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Response Paper - Essay Example

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With that in mind, the following discussion features various responses to particular pieces of literature.
The most elating part of this…
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Response Paper Response Paper Reading any piece of literature is about synthesizing the content; giving opinions in their variant forms about the same piece of writing. With that in mind, the following discussion features various responses to particular pieces of literature.
The Cultural Dilemma of the Revolutionary Elite
The most elating part of this piece of writing is how it portrays the relationship between the contemporary politics and the Chinese art of calligraphy (Richard, 1991). As opposed to the thinking of many political activists, thinking that calligraphy would be castigated due to its link to feudalism is the exact opposite that happened to their dismay. However, what I find surprising is the reason for all the denial; despite the rigidity to change by the activists, it was very apparent that calligraphy was bound to flourish. But again, only one question, whose answer is very evident, comes to my mind. Were these radicals unable to see the obvious fact that calligraphy, as part of writing, would flourish? Well, anyone rigid to change never sees the other side of their perspective. Likewise to the real world, there are very clear examples scenarios similar to those illustrated by the author. One such instance is in politics, transitioning from one form of leadership has always faced myriad obstacles from those who resist the change; the result? Political chaos. Interestingly, such resistance to change relate perfectly even to my life experiences. Many are times I have opposed moving from one residential area to the other for reasons not so justifiable; this clearly reflects the human nature of resisting change.
Chinese Calligraphy as a System of Power
The most interesting part of this writing how it brings out the power of the pen. In other words, calligraphy, as a form of writing, is so powerful that amidst the sheer opposition by the activists, it penetrated the Chinese as if it was not being opposed. But I cannot stop asking myself what methods of resistance the activists used; if they were serious, they would manage to bar calligraphy since it was truly a form of feudalism. On the same note, were the Chinese contented with feudalism? What quickly comes to my mind is that the activists were not so vigorous in their opposition. At the same time; the feudal stipulations profoundly influenced so many Chinese to the extent that it would consume way more effort to convince them otherwise. Just, in the same way, as a Christian, it would take a lot of persuasions to convince me against the stipulations of the Bible.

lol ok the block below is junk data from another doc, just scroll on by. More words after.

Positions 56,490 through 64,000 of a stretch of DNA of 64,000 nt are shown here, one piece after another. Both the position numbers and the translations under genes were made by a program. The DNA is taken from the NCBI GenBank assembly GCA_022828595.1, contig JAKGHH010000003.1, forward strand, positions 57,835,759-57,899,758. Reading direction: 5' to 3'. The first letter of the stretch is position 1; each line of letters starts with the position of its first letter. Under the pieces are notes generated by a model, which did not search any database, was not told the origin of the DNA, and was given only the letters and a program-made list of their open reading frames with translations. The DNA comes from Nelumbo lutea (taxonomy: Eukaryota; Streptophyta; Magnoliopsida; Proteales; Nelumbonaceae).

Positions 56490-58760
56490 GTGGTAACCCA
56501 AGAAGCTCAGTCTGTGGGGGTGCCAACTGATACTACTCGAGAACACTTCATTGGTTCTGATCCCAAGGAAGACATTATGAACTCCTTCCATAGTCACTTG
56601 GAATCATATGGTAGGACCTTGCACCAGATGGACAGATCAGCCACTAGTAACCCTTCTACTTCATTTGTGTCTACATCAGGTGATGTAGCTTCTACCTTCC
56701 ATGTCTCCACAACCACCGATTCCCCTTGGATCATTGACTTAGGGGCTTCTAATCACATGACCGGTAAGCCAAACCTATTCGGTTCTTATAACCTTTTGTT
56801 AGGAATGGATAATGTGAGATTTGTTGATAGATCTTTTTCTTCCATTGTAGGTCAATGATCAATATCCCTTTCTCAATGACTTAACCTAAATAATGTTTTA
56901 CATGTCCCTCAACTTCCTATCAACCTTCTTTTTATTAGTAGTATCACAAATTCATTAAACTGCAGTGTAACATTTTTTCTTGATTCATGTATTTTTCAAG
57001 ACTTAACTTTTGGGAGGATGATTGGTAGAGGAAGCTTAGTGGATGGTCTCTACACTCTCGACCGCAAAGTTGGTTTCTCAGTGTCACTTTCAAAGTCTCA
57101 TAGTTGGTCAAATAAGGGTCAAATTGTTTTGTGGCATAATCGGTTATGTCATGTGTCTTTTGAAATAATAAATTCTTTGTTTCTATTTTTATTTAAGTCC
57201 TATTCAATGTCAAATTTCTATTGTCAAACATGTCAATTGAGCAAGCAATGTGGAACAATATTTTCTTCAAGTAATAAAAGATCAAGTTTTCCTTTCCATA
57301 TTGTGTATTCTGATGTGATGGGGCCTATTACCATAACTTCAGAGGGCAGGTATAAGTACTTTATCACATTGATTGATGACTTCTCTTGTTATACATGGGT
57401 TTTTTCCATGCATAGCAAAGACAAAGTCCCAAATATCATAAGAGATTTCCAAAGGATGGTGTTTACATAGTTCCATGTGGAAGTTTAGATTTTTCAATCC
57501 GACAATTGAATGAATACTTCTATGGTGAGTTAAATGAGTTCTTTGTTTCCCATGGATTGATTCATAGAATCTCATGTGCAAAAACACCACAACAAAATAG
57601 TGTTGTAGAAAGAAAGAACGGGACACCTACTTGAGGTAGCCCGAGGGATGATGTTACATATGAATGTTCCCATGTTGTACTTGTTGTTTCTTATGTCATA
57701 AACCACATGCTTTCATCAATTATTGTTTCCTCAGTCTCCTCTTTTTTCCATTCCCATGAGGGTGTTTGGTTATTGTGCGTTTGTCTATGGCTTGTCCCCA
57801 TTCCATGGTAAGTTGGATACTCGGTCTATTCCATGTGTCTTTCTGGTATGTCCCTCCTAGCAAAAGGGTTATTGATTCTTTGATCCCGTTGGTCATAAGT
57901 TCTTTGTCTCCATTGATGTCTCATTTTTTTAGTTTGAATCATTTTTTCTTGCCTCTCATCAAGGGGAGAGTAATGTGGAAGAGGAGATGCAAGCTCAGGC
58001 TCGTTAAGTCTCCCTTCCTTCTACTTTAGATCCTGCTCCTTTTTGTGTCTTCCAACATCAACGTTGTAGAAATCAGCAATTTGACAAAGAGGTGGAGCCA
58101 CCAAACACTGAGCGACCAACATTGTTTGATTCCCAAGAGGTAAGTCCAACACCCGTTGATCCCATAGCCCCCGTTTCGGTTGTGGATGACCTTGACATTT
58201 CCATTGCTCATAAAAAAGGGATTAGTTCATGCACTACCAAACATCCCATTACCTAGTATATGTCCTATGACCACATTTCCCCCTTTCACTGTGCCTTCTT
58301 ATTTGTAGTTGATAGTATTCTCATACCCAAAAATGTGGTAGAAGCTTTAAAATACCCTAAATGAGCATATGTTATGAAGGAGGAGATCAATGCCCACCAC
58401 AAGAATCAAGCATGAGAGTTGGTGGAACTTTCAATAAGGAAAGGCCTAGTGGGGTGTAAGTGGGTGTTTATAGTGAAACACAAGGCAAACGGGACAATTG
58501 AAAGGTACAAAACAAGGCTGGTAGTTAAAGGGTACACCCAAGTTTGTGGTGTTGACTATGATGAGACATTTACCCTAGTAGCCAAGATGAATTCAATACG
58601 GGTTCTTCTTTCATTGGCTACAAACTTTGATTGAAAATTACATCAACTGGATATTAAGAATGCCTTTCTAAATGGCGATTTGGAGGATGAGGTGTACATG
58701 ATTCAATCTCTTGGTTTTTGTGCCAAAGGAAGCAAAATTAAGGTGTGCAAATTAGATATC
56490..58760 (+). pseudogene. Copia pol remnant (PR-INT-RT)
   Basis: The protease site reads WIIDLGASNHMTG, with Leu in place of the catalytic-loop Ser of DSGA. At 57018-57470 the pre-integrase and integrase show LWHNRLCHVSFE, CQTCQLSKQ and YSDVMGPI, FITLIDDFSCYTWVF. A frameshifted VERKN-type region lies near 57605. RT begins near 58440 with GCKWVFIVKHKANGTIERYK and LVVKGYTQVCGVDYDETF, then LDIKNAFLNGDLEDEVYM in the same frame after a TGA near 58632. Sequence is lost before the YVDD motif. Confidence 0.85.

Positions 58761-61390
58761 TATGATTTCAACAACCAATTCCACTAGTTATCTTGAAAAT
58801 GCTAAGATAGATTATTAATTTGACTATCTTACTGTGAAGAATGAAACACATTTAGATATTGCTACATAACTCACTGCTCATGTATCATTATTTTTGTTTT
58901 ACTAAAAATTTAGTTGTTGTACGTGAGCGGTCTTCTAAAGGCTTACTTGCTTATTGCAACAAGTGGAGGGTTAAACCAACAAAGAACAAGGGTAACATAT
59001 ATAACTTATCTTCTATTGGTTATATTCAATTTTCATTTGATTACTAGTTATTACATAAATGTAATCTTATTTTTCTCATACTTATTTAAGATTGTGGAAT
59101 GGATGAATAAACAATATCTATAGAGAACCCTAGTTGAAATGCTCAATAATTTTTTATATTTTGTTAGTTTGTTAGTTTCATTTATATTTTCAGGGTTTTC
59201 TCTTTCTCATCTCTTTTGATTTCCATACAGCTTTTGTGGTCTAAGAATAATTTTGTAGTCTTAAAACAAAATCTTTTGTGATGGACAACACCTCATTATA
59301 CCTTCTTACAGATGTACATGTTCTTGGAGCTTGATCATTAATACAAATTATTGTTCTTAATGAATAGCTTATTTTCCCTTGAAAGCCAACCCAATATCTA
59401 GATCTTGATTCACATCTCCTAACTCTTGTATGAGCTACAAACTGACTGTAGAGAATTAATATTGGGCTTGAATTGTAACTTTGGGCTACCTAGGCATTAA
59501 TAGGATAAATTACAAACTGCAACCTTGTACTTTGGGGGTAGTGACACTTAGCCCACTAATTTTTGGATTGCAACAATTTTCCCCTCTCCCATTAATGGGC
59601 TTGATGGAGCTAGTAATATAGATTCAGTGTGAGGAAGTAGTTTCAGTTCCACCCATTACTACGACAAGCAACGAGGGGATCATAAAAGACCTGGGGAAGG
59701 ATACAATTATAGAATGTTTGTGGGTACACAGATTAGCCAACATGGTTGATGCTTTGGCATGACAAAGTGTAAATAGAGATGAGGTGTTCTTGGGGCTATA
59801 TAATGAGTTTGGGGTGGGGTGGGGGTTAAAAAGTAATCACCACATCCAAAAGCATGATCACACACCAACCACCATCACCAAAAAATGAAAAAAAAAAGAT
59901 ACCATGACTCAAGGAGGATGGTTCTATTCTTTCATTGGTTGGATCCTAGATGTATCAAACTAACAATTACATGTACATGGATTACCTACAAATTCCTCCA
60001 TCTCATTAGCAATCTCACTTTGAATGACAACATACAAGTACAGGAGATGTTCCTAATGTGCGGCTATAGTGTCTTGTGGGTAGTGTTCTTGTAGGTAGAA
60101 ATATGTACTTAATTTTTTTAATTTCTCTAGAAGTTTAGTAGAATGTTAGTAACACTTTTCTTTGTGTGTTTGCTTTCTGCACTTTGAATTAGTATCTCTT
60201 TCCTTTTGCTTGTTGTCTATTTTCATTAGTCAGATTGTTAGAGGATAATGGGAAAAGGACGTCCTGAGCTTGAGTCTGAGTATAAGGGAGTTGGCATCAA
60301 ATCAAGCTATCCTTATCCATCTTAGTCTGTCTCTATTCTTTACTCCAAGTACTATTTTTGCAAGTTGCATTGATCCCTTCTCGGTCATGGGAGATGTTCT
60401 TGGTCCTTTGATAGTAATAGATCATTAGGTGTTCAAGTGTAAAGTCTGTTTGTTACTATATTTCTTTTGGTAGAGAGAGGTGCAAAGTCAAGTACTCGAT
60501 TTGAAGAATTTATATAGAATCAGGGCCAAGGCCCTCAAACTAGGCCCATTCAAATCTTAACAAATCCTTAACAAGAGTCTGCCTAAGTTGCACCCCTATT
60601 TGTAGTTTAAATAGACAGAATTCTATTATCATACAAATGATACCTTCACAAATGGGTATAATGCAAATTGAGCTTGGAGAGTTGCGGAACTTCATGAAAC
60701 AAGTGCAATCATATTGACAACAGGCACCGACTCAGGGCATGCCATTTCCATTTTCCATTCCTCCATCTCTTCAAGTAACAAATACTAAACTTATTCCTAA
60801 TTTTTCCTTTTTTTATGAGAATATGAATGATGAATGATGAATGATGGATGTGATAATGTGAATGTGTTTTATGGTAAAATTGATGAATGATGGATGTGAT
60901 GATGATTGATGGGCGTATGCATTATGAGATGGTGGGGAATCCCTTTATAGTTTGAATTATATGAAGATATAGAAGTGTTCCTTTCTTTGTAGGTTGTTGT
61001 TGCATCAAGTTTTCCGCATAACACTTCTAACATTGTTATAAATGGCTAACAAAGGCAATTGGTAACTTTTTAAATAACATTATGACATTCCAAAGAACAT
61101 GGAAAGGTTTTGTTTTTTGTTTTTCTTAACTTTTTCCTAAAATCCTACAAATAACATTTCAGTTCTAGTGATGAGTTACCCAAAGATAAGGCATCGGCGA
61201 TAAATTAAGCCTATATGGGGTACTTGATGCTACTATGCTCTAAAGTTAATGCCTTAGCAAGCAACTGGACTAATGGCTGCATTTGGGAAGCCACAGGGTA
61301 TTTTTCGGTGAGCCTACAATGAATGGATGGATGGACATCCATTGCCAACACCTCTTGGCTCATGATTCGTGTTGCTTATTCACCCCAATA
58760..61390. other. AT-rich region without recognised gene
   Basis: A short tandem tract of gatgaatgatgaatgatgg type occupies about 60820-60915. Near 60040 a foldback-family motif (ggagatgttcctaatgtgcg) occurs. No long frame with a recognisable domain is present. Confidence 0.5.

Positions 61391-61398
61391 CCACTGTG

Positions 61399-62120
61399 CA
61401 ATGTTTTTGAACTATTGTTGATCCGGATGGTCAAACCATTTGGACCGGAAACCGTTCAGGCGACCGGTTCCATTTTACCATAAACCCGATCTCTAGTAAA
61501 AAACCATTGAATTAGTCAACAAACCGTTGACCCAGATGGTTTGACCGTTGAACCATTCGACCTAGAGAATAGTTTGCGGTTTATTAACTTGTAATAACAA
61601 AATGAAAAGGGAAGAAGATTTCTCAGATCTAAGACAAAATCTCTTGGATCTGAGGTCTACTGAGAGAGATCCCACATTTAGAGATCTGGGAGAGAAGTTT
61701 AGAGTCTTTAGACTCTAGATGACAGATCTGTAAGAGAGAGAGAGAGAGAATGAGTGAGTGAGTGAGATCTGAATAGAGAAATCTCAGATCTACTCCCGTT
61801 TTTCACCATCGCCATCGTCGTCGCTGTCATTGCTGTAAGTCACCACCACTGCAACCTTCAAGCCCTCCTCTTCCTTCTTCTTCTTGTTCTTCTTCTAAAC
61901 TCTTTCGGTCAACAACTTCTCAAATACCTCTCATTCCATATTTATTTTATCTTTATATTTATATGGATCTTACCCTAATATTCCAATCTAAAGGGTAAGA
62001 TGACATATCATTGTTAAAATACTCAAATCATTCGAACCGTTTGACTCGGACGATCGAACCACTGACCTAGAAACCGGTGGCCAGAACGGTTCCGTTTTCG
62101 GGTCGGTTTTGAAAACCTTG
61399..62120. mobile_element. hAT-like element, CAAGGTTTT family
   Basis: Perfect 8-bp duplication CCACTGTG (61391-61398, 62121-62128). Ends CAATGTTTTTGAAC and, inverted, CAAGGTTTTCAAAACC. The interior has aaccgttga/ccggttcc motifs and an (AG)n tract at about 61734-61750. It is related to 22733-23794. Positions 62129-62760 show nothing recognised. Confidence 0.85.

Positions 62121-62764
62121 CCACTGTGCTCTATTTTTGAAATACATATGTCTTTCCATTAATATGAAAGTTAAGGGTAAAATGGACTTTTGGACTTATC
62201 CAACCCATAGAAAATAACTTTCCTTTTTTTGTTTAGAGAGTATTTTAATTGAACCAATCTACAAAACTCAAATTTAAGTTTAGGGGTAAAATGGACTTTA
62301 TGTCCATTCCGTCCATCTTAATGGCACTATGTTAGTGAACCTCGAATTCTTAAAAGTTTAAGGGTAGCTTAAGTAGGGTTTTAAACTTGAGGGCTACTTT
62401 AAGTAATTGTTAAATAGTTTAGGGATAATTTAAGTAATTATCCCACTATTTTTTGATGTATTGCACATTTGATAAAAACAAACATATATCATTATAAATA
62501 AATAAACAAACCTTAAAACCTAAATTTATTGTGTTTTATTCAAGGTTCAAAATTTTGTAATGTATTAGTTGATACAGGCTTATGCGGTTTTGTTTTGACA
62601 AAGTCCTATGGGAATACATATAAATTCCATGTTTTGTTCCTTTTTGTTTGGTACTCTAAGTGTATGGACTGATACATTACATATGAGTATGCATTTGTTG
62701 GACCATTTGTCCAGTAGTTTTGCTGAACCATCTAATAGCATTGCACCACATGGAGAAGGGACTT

The Orchid Pavilion’s Modern Legacy
In one way or the other, this text still emphasizes the link between the Chinese past and its contribution to the calligraphy; just like the previously discussed texts. Contrawise, the author of this book also wonders why Chinese activists had to oppose calligraphy with all the vehemence they did while it was so obvious that this form of writing was bound to win in the end. With regards, I cannot stop asking myself if the entire struggle was worth it looking at the circumstances. The probable response would be that the activists thought they would have their way when a complete opposite just happened. Obviously, it is not only me, but everyone else has at one point been disappointed after losing a battle they previously concentrated all their effort in and prospected to win.
The Abstract Beauty of Chinese Calligraphy
Finally, it is interesting how the author concurs that the Chinese calligraphy was, to say the least, beautiful. To note, however, is that the beauty was hidden and could not be seen easily, hence, the blind opposition (Latin, 1992). The most problematic element of this piece of writing is the generalization of beauty with respect to the Chinese calligraphy when it is very lucid that beauty is relative and an opinion that is unique to everyone. But I cannot blame the author, just like him, I may sometimes causelessly laud something as beautiful just to be discredited later by others.
Conclusion
In a nutshell, the Chinese calligraphy was bound to flourish despite the opposition. Furthermore, it was part and parcel of the Chinese culture present in almost all the spheres of their lives from politics to religion. As such, it would only be fair, as was later discovered, that there was totally no basis for denying the ‘beautiful’ calligraphy a chance into the Chinese lives.
References
Latin, D. (1992). Structure and Irony in Social Revolutions. New York: Political Theory publications.
Richard, K. (1991). Brushes with Power: Modern Politics and the Chinese Art of Calligraphy. Berkeley: University of California Press. Read More
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